Chrome for Android will begin adding “fast page” labels to the context menus of pages it considers high-quality, Google announced Monday. The company says the labels will be based on signals from its Core Web Vitals metrics, which keep track of user experience, including page load time, responsiveness, and how stable content is while it loads.
Right now, there’s only one way to tell: if you long-press a link before visiting a page, you’ll get that “fast page” label if it meets Google’s standards.
But ultimately, a “fast page” might get ranked higher in Google search as well. Google tells The Verge that those same Core Web Vitals metrics are among the criteria that will eventually be considered in search rankings.
In the blog post announcing the labels, Google says that “optimizing for the Core Web Vitals may require some investments in improving page quality,” suggesting that developers may want to pay attention if they want to stay on top of Google search. The company says it has updated its developer tools with recommendations for how to meet those page quality goals. Google also has its own AMP (Accelerated Mobile Pages) format, which it previously pushed to make the mobile web faster, but this may be another way of achieving the same goal.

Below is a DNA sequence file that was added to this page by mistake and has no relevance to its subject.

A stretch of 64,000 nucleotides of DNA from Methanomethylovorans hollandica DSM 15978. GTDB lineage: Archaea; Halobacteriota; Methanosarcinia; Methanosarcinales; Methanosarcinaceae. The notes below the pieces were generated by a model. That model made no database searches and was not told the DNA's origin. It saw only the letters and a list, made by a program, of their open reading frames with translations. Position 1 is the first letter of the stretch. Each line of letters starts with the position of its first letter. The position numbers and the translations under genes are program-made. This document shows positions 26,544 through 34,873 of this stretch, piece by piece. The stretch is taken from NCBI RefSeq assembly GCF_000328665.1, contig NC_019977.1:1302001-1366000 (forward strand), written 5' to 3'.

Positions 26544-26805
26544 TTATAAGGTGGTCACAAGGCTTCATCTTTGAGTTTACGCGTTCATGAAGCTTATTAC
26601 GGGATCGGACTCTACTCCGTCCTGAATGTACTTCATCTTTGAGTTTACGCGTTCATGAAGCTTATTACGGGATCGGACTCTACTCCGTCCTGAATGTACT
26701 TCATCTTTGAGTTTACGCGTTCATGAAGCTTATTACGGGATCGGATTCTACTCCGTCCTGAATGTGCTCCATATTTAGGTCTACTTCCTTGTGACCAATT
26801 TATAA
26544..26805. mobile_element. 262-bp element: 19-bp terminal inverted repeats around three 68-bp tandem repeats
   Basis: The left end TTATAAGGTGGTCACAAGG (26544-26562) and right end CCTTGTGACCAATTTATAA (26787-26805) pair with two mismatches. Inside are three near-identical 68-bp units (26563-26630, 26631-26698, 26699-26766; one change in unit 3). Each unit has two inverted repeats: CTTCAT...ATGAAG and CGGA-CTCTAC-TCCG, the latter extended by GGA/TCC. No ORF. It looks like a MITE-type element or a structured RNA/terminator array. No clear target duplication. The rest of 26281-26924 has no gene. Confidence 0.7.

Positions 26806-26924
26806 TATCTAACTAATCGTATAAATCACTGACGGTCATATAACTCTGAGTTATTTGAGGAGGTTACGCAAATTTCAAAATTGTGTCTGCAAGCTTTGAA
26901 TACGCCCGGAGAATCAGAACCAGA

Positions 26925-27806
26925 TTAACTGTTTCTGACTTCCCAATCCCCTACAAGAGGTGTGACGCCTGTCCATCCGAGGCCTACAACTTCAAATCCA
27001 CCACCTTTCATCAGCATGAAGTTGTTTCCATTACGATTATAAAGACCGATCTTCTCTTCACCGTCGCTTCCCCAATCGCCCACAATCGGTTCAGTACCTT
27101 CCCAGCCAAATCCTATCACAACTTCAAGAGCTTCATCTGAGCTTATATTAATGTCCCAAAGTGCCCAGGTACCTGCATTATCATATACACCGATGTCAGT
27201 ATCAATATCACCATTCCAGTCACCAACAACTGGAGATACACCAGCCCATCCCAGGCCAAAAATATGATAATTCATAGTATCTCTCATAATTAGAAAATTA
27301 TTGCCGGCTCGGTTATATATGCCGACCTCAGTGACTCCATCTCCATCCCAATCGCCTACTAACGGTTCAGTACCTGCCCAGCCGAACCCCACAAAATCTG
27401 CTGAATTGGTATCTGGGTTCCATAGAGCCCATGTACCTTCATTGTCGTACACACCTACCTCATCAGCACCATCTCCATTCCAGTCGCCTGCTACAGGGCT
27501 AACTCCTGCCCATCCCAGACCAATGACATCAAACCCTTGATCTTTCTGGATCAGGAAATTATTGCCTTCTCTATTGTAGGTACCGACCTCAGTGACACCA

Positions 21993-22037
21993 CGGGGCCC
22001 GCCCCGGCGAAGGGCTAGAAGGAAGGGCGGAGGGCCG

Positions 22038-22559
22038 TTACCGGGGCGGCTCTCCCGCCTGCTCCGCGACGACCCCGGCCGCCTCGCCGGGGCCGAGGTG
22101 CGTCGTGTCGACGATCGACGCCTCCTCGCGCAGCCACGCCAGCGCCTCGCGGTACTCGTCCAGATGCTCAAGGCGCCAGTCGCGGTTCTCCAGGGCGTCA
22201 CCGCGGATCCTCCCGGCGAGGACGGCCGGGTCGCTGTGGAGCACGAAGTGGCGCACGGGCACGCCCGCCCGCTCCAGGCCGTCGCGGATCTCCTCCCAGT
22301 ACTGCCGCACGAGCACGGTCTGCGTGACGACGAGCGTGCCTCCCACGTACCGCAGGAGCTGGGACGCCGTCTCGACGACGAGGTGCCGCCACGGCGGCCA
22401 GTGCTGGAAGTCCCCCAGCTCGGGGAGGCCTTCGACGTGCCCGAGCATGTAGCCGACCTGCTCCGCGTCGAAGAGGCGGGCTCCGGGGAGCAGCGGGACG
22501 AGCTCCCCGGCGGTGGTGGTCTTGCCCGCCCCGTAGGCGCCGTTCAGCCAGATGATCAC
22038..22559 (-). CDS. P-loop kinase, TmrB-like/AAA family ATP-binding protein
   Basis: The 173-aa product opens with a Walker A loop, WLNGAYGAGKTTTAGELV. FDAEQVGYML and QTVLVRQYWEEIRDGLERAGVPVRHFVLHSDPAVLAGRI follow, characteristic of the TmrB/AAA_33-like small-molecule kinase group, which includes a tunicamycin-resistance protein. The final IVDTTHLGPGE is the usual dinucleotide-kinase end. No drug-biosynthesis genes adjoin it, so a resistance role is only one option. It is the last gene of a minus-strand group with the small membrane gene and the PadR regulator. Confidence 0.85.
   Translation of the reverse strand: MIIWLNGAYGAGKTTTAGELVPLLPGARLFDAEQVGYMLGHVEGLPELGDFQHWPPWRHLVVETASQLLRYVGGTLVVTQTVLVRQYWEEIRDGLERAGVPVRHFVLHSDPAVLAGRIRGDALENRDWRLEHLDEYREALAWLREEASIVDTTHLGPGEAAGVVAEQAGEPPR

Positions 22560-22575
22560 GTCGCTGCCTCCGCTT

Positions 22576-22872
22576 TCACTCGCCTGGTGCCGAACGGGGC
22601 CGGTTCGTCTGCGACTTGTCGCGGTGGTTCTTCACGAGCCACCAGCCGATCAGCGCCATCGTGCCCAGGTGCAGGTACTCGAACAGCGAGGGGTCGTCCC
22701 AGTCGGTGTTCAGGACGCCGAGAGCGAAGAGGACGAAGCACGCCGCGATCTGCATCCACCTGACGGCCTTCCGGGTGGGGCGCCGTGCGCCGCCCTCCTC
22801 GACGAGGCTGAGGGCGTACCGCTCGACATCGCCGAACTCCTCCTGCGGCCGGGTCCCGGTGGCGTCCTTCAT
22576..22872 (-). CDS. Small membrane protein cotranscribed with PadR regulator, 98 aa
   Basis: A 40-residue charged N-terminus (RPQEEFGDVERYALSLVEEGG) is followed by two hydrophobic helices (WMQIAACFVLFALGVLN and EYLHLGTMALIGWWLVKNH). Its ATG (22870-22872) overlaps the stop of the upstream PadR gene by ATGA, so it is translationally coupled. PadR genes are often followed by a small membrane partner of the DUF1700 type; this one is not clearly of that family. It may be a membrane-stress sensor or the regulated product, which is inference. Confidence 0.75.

Revenue from search is a big moneymaker for Google parent company Alphabet; despite a dip in revenue year over year, in the second quarter of 2020, search brought in $21.3 billion of its $38.3 billion in revenue.
These “fast page” labels will be included in the beta version of Chrome 85, but if devs really want to see it in action before then, Google has instructions on how to enable the feature.